www.ouhsc.edu

Getting To Know
Second Stage of Deglutition is under involuntary neuromuscular control which is stimulated by posterior tongue movement and stimulation of pharyngeal mucosa that stimulated the swallowing reflex.

www.ouhsc.edu

Getting to know The Mechanism

The Mechanism
Pharyngeal constrictor muscles contract

Bolus reaches the pharynx

Peristaltic wave occurs

Okeson, 2008

The Mechanism
Soft palate rises to touch posterior pharyngeal wall

Nasal passage is sealed Epiglottis blocks the pharyngeal airway to the trachea
Okeson, 2008

The Mechanism
The sequential steps to pharyngeal phase of swallowing are: 1. Velum elevating to contact posterior pharyngeal wall and block upward movement of bolus into nasopharynx 2. Elevation of the larynx and hyoid bone toward base of tongue, bringing a passive flipping over of the epiglottis to cover the glottis 3. Contraction of pharyngeal constrictor muscles from superior to inferior direction 4. Relaxation of the upper esophageal sphincter to allow passage of bolus into esophagus

www.ouhsc.edu

Practice:
to appreciate any abnormalities of second stage deglutition 1. Sit up straight and relax 2. Ask the patient to swallow his/ her saliva

Result:
Patient can swallow the saliva easily and the swallowing lasts less than 2 second NORMAL Patient has difficulty in swallowing and it lasts longer than 2 second SWALLOWING DISORDER

Essence:
From now on, lets start paying close attention to the way patients swallow.

SPEAKER #8

RIMA

?
The Process Clinical Examination

?
The third stage of swallowing consist of passing the bolus through the length of the esophagus and into the stomach.

Okeson, 2008

?
The Process Clinical Examination

The process
Peristaltic waves carry the bolus down the esophagus. The waves take 6 to 7 seconds to carry the bolus through the length of the esophagus.
Okeson, 2008

?
The Process Clinical Examination

Clinical Examination
Practice:
to appreciate the clinical examination of esophagus phase Lets swallowing

Result : Normal feel no obstacle in esophagus Problem feel an obstacle in esophagus

Important point:
As a clinician, please be aware if there is an obstacle while patients swallowing

Frequency of swallowing
Swallowing occurs 590 times during 24-hour 146 cycles during eating 394 cycles between meals while awake 50 cycles during sleep

Okeson, 2008

SPEAKER #9

LULU
SPEECH Part 1: Introduction

SPEECH Part 1: Introduction

What is it ?
The Importance The Difference

What is it ?
Speech is the third major function of the masticatory system and occurs when a volume of air is forced from the lungs by the diaphragm through the larynx and oral cavity.

Okeson, 2008

SPEECH Part 1: Introduction


What is it ? The Importance The Difference

The Importance
Controlled contraction and relaxation of the vocal cords create a sound with the desired pitch

Okeson, 2008

SPEECH Part 1: Introduction


What is it ? The Importance The Difference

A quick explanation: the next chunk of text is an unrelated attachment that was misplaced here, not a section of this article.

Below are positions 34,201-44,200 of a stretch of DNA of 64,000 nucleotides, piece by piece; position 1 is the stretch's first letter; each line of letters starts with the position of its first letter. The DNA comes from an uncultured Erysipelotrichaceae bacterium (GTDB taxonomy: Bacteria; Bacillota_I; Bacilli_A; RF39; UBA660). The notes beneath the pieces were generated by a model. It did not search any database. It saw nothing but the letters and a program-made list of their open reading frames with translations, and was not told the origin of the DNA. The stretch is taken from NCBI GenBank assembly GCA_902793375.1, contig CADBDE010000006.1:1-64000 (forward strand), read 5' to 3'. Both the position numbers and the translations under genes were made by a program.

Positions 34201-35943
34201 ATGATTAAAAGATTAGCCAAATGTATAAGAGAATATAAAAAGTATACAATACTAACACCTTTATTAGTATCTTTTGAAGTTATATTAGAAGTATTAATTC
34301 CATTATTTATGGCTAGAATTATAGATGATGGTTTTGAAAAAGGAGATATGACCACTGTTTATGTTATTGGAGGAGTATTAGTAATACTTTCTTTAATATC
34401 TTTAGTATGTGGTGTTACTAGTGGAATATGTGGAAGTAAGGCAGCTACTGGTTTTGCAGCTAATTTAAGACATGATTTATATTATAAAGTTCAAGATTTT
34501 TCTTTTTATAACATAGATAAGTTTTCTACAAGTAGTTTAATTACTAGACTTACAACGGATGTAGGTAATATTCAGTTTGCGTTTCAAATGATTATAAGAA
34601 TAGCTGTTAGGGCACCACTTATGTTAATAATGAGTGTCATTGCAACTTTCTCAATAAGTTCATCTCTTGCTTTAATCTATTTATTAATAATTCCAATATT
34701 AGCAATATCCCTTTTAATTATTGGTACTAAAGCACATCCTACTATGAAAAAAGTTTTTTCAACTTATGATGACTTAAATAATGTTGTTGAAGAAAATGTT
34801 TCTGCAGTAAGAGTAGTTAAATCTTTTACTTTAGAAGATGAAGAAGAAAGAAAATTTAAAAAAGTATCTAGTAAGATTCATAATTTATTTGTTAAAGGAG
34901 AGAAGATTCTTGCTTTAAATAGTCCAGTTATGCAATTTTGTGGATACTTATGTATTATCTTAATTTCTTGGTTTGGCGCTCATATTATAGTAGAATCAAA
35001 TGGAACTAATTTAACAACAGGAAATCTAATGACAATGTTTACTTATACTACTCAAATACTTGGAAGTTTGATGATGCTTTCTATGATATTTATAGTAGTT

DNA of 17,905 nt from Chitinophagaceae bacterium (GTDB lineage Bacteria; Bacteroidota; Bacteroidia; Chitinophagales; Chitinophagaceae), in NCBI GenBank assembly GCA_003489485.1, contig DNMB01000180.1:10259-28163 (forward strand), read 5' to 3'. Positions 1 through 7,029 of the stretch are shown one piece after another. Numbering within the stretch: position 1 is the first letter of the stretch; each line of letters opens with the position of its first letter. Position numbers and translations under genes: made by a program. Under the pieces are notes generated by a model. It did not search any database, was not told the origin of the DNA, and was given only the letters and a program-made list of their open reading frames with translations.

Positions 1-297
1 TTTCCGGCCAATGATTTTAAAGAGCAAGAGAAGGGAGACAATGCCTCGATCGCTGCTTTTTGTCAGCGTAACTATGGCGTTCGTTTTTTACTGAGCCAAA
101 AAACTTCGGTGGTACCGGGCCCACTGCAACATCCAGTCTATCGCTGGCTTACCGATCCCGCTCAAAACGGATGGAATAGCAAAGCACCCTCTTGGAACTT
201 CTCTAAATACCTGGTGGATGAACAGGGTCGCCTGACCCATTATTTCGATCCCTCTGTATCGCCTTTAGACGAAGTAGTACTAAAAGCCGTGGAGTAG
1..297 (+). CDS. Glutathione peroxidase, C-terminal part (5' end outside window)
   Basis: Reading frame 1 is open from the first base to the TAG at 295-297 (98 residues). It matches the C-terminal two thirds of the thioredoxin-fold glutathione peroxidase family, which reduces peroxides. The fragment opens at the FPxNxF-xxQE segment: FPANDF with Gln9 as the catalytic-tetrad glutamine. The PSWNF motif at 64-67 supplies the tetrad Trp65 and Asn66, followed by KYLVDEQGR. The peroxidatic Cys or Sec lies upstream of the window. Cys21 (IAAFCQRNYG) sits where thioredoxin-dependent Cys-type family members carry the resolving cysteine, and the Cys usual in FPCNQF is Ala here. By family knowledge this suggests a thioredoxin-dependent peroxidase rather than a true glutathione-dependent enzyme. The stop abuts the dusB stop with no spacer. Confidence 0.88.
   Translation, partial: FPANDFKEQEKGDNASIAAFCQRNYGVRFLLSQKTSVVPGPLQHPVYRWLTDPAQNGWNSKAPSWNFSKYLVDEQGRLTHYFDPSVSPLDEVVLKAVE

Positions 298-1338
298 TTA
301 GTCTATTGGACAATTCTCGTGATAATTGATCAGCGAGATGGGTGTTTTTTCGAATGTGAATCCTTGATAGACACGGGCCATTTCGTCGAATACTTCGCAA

The Difference
The Human Human have ability to form intricate sound using vowels and consonants The Animal Animal dont have ability to produce as many as distinguishable sounds because of simpler anatomy
www.linkedin.com

Bottom Line:
As a clinician, please be aware about articulation speech of the patient

SPEAKER #10

NINA
SPEECH Part 2: Articulation of Sound (I)

SPEECH Part 2: Articulation of Sound (I)


The importance
Assorted Sound

By varying the relationship of the lips and the tongue to the palate and teeth, one can produce a variety of sounds.
Okeson, 2008

SPEECH Part 2: Articulation of Sound (I)


The importance
Assorted Sound

Lips

m, b, and p sound the lips come together and touch S sound The incisal edges of maxillary and mandibular incisors closely approximate (but do not touch). The air is passed between the teeth d sound The tip of the tongue reaches up to touch the palate directly behind the incisors
OKESON,

Teeth

Tongue and palate

As a clinician, we should be aware if the patient cant spell obviously

SPEAKER #11

ERWINA
SPEECH Part 3: Articulation of Sound (II)

SPEECH Part 3: Articulation of Sound (II)


The importance
The Mechanism

A combination of the anatomic structures can also be use to form many of these sounds.
Okeson, 2008

SPEECH Part 3: Articulation of Sound (II)


The importance
The Mechanism

The Mechanism
The tongue touches the maxillary th sound. The lower lip touches the incisal edges of the maxillary teeth f and v sounds. The posterior portion of the tongue rises to touch the soft palate k or g

calleteach.wordpress.com

Important point:
As a clinician we should aware about combination of the anatomic structures that use to form many of these sounds.

SPEAKER #12

DINAR
SPEECH Part 4: The Role of Occlusion

SPEECH Part 4: The Role of Occlusion

THE IMPORTANCE

Early stage of life

Taught proper ariculation of speech

Tooth contact do not occur during speech

Okeson, 2008

If there is contact Sensory input information to CNS CNS perceives as damage Create new pattern of speech May result in slight lateral deviation of mandible
Biotechnol J., 2006

Highlight
As a clinician, we should give advice to our patient/parent to keep their teeth healthy.